The Flash: “Crisis on Earth-X: Part 3” Review

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By: Jaclyn Cascio (@jaclynator)

The Flash led the second night of the DC crossover event on CW this week. “Crisis on Earth-X: Part 3” kicked off with all the heroes finding themselves in predicaments. Did they face their troubles and vanquish the villains or get into a bigger mess? We’ve got a review of this week’s episode of The Flash right here for you!

This week, The Flash opened with some of Earth-1’s heroes dropped off in a Nazi concentration camp in an unfamiliar universe. Not only was the team thrown into the darkness of a down-trodden planet, but other expected characters were presented in unexpected ways. Leonard Snart (Wentworth Miller) came to the rescue as the team faced a deadly firing squad (with dignity) that was led by an evil Nazi version of Quentin Lance (Paul Blackthorne). Snart was part of the resistance, not because of his roguish ways and theft, but because he loved the “wrong person,” in the eyes of the Earth-X Fatherland. Meanwhile, the resistance was actually led by a much more serious version of Winn (Jeremy Jordan), lacking all the humor his Earth-1 counterpart has typically embraced. While serious and a leader, contrasting with his Earth-1 self, Winn was still on the side of goodness. The Felicity (Emily Bett Rickards) doppelganger was a pajama-clad prisoner with much the same heart as her Earth-1 counterpart, like Winn becoming one of the few characters to be consistent across the multiverse. However, in general, it would seem that “Crisis on Earth-X: Part 3” strove to take the familiar characters and twist them into something uncomfortable and strange.

Meanwhile, some of the heroes from the various shows actually didn’t do a whole lot this week. With so many characters within the Arrowverse making their way onto the screen, this week’s episode of The Flash seemed focused on giving some of the supporting characters an opportunity to shine and steal the limelight. It wasn’t until the very end of the episode that the titular heroes took action, after a plethora of planning and attempted subterfuge. The planning was an undertaking that seemed to fall to Oliver (Stephen Amell), a common trait between him and his Earth-X doppelganger (as well as leading in the political sphere). Sara (Caity Lotz) showed empathy and leadership in the face of hopelessness and fear, providing emotional support at the very least. It’s a little unclear what part Barry (Grant Gustin) played in the whole planning process, only jumping in to use his speed in the final scuffle of the episode alongside classic hero, The Ray (Russell Tovey).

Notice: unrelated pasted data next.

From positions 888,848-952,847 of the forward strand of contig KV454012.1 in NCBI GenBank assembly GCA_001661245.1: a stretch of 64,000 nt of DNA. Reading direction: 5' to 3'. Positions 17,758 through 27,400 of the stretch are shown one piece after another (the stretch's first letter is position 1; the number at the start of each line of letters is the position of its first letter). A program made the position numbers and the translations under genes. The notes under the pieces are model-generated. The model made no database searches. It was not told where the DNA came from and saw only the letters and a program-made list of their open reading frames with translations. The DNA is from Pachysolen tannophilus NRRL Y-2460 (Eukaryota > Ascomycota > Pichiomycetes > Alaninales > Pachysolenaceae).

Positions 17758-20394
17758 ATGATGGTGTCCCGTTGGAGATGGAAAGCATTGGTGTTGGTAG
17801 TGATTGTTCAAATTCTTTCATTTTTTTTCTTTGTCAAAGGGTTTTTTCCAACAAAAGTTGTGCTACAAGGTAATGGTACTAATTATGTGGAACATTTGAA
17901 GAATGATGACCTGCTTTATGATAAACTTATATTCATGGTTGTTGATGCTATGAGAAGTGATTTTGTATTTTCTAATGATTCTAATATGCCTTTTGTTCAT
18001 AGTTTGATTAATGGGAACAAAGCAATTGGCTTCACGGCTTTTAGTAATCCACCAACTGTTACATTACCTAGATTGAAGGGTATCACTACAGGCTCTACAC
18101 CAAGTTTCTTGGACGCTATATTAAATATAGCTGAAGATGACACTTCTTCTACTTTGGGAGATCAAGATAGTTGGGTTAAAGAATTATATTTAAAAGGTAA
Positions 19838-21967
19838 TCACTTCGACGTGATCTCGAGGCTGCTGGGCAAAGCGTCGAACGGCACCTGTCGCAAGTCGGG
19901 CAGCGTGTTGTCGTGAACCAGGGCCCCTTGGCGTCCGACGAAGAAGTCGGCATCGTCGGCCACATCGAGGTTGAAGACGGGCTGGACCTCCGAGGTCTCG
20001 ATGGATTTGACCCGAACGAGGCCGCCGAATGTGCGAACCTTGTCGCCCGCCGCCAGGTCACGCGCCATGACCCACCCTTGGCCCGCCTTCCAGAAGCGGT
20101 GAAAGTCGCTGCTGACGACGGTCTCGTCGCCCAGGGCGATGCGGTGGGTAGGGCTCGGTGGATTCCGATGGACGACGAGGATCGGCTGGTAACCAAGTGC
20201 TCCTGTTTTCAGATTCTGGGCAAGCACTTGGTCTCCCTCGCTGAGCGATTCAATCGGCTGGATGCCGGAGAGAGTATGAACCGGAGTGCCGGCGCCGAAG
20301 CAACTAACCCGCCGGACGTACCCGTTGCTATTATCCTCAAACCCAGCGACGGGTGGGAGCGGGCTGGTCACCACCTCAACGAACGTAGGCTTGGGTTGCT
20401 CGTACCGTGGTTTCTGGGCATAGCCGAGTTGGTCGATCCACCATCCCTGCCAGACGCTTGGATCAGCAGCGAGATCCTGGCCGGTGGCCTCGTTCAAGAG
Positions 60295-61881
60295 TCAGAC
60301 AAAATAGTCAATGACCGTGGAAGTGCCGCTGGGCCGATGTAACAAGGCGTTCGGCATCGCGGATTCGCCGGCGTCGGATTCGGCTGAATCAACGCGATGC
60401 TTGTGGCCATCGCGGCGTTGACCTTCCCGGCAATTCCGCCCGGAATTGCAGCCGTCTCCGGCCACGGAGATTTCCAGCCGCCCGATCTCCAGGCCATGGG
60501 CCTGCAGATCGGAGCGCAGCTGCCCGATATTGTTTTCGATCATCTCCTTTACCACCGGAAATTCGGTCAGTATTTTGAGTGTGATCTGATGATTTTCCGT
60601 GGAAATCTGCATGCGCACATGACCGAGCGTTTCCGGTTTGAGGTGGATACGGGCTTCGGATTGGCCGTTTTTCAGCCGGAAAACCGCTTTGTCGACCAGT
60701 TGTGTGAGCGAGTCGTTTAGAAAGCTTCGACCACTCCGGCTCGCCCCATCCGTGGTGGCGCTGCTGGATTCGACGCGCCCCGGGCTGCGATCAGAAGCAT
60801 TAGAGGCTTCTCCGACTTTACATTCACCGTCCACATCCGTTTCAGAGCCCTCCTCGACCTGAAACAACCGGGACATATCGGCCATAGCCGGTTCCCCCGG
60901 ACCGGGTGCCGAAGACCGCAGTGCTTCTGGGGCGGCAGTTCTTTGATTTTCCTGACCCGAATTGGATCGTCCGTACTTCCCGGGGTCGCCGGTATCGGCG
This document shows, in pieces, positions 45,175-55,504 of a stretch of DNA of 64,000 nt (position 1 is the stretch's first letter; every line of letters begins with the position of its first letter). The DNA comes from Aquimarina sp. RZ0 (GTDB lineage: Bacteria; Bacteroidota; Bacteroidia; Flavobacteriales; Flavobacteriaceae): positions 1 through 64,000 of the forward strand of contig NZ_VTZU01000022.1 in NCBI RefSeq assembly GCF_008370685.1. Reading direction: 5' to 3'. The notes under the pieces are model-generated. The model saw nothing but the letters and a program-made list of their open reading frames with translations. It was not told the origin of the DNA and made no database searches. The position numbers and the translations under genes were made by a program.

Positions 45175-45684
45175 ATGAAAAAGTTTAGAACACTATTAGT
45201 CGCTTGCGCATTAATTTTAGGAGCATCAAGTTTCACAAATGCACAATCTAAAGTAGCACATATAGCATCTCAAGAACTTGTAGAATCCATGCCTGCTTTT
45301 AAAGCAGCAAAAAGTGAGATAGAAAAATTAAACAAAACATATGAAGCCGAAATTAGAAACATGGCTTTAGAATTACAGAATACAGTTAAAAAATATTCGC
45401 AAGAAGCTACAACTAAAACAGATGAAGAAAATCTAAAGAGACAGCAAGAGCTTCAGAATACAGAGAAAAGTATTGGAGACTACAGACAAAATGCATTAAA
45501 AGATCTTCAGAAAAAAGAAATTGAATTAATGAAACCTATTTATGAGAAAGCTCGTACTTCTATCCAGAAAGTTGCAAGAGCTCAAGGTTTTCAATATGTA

In all honesty, Barry’s lack of initiative and contribution during the episode this week was unfortunate. Clearly, the four shows worked in conjunction this week to tell a standalone crossover story, blending characters and uniting them in a single plotline. However, pushing the character whose name heads the episode to the background feels a bit alienating for the die-hard Scarlet Speedster fans. Could he at least have been giving some more lines or something more productive to do, in the effort to get back to Earth-1 and kick some Nazi butt in the process?

Leaving the action until the very end of the episode was a smart move to guarantee audiences tuning in for the follow-up episode of the crossover event, but the lack of action leading up to the cliffhanger ending was a bit disappointing. The episode was playing the long crossover war game, but may have lost the battle if evaluated as a standalone episode. With the greatest heroes of one Earth and the mightiest villains of another Earth facing off against each other, more fighting and destruction would have been entertaining. However, the episode was an excellent textbook example of rising action, leading toward a climax to follow in the last episode of the crossover event on Legends of Tomorrow.

Some other passing thoughts while watching this week’s episode of The Flash: Harrison Wells (Tom Cavanaugh) bouncing the ball in his cell was a fantastic throwback to The Great Escape, where many heroes were caught in a Nazi prisoner camp. Crossing timelines and a multiverse has been very confusing when it comes to Thawne, so it’s not surprising that he made his way back – but what’s the explanation this time? Why didn’t the Earth-X Oliver and Kara just get some kryptonite to cut into Earth-1 Kara, instead of the whole mess of taking over another planet? Also, Metallo and Red Tornado were pretty cool nods to previous seasons of Supergirl and The Flash.

Overall, the episode was a fantastic lead-up to the finale of the crossover event to follow, even with some of its small action and character flaws. Although more time with the main characters might have been fun to watch, this week’s episode of The Flash was a solid piece of the crossover puzzle and a joy to watch!

What did you think of “Crisis on Earth-X: Part 3?” Worth the watch?


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